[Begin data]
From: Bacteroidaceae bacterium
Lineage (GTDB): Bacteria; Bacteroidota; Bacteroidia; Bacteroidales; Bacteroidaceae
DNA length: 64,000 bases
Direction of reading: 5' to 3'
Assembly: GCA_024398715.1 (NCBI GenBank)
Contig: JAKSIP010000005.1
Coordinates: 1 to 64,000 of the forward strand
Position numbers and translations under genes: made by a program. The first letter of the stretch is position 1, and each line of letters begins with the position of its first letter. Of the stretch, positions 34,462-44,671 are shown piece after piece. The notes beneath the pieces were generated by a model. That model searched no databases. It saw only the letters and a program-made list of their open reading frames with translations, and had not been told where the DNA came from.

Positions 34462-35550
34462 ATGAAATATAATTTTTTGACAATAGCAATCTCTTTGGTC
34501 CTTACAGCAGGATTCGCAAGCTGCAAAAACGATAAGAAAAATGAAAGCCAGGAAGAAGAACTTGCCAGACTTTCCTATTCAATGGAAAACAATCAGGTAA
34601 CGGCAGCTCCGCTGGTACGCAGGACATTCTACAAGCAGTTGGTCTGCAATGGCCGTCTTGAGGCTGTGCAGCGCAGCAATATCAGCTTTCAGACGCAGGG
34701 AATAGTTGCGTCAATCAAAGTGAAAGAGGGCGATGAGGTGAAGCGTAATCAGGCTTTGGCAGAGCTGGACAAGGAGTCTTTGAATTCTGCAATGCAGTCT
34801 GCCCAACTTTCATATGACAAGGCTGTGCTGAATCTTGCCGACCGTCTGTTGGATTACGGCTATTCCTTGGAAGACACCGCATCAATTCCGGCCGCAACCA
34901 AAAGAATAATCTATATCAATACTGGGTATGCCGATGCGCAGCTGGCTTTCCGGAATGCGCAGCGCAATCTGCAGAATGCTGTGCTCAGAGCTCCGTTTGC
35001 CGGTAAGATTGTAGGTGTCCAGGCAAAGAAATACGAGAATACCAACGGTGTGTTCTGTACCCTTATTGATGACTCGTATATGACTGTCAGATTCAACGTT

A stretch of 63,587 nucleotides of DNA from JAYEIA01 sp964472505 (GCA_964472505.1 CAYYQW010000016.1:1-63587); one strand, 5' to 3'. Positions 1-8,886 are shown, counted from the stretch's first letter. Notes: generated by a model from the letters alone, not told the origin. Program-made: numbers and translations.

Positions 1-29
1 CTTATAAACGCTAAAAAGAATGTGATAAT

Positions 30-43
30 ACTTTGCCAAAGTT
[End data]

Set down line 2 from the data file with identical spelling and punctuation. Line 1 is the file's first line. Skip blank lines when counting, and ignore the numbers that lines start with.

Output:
Lineage (GTDB): Bacteria; Bacteroidota; Bacteroidia; Bacteroidales; Bacteroidaceae